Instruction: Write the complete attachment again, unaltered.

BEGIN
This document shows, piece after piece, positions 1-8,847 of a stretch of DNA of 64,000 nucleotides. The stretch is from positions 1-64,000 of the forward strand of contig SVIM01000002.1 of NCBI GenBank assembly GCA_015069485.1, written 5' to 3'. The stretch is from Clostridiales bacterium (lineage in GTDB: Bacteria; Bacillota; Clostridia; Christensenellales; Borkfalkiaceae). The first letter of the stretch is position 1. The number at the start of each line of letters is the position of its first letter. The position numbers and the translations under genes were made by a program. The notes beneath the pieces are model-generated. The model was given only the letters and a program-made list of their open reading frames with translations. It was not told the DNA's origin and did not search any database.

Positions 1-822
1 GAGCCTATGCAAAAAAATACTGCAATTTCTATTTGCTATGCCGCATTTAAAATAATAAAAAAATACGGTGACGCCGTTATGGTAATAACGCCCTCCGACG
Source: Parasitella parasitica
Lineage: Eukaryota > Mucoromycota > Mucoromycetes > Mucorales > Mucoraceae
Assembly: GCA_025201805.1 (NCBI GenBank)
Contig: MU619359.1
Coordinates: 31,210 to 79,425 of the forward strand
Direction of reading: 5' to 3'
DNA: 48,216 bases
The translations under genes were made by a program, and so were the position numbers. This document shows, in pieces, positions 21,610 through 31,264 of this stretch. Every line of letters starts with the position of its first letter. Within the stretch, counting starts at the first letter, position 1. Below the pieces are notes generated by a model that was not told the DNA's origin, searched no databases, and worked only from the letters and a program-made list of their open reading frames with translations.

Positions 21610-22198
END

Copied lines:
This document shows, piece after piece, positions 1-8,847 of a stretch of DNA of 64,000 nucleotides. The stretch is from positions 1-64,000 of the forward strand of contig SVIM01000002.1 of NCBI GenBank assembly GCA_015069485.1, written 5' to 3'. The stretch is from Clostridiales bacterium (lineage in GTDB: Bacteria; Bacillota; Clostridia; Christensenellales; Borkfalkiaceae). The first letter of the stretch is position 1. The number at the start of each line of letters is the position of its first letter. The position numbers and the translations under genes were made by a program. The notes beneath the pieces are model-generated. The model was given only the letters and a program-made list of their open reading frames with translations. It was not told the DNA's origin and did not search any database.

Positions 1-822
1 GAGCCTATGCAAAAAAATACTGCAATTTCTATTTGCTATGCCGCATTTAAAATAATAAAAAAATACGGTGACGCCGTTATGGTAATAACGCCCTCCGACG
Source: Parasitella parasitica
Lineage: Eukaryota > Mucoromycota > Mucoromycetes > Mucorales > Mucoraceae
Assembly: GCA_025201805.1 (NCBI GenBank)
Contig: MU619359.1
Coordinates: 31,210 to 79,425 of the forward strand
Direction of reading: 5' to 3'
DNA: 48,216 bases
The translations under genes were made by a program, and so were the position numbers. This document shows, in pieces, positions 21,610 through 31,264 of this stretch. Every line of letters starts with the position of its first letter. Within the stretch, counting starts at the first letter, position 1. Below the pieces are notes generated by a model that was not told the DNA's origin, searched no databases, and worked only from the letters and a program-made list of their open reading frames with translations.

Positions 21610-22198